On top of being difficult to learn, this whole stack of software, from bottom to top, is famously brittle and unforgiving. Even after decades of experience with C++, there are still times when I get an error message from the compiler and think "what the hell are you complaining about now?" Do anything wrong in the Windows or OpenGL API and your program crashes without explanation.

The most trivial errors in your code can set you back for hours. When I finished my first pass at the OpenGL version of the demo, I fired it up and got -- a black window. This was annoying, since I had debugged all the graphics code in a smaller standalone demo, and the rest of it was the same as my DirectX version. I knew I was generating the right list of vertexes and indexes, and setting the right projection and view matrices. So why no output?

I stepped through huge amounts of the code, put in more and more debugging statements, checked the OpenGL return codes in more places, and couldn't find any problem. As far as I could tell, it was doing everything correctly. After being up all night, I finally called it quits at 5am. And just as my head hit the pillow, I thought "Mipmapping!" and got out of bed again. It turned out this was the problem.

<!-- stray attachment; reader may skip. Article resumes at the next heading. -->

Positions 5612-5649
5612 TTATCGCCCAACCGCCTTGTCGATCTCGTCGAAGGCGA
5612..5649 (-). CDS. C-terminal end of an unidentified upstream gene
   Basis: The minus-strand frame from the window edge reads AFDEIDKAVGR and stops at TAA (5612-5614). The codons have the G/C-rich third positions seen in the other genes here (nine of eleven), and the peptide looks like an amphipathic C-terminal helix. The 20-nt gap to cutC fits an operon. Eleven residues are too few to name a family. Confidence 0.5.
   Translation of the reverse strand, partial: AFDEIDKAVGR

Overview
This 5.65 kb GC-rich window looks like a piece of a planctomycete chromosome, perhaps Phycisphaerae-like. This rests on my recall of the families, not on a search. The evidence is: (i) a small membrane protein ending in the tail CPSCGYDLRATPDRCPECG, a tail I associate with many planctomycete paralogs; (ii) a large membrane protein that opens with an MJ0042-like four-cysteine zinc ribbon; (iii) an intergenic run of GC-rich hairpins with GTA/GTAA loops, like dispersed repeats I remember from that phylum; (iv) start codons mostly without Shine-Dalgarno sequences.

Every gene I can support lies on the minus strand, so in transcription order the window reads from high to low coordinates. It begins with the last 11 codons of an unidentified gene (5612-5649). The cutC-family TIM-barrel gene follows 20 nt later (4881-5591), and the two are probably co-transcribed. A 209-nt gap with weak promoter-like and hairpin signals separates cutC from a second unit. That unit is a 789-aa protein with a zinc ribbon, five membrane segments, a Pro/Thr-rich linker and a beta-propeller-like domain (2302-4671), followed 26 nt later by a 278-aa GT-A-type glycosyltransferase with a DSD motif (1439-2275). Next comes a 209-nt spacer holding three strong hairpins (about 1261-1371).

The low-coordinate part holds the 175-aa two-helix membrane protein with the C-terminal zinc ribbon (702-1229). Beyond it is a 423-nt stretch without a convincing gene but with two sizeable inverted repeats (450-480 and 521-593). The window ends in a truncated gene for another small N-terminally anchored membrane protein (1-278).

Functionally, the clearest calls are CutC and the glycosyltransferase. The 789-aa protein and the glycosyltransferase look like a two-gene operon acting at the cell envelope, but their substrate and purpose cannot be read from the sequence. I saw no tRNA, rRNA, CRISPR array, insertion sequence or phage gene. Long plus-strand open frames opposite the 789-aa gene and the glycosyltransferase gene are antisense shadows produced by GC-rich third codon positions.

"Mipmapping" is when the library produces several lower-resolution versions of your texture image, for use at larger distances. So for a 128 by 128 texture, it will also generate 64 by 64, 32 by 32, etc. versions. I had forgotten to put in the call to generate these, which meant the lower resolution versions were all black. So my code was doing everything right, but painting black triangles over other black triangles, over a black background! Sigh...

I can't complain that this software is unusually hard to use -- it's only taken a week to work through the book, and I haven't had any really huge problems. I had some confusion over how index buffers work, and this nasty mipmapping bug, but other than that, it's been smooth sailing.

Kid Stuff?

I'm making progress on the project, but I still have to compare this to what I was dealing with in Junior High when I learned programming, back in 1971. It was very unusual for any kid back then to have access to a computer, much less learn to program it. But programming that old mainframe computer was easy in comparison to this. All I had to deal with was a single programming language (not C, C++ and shader), with almost nothing in the way of an API. You just wrote text to a typewriter-style terminal.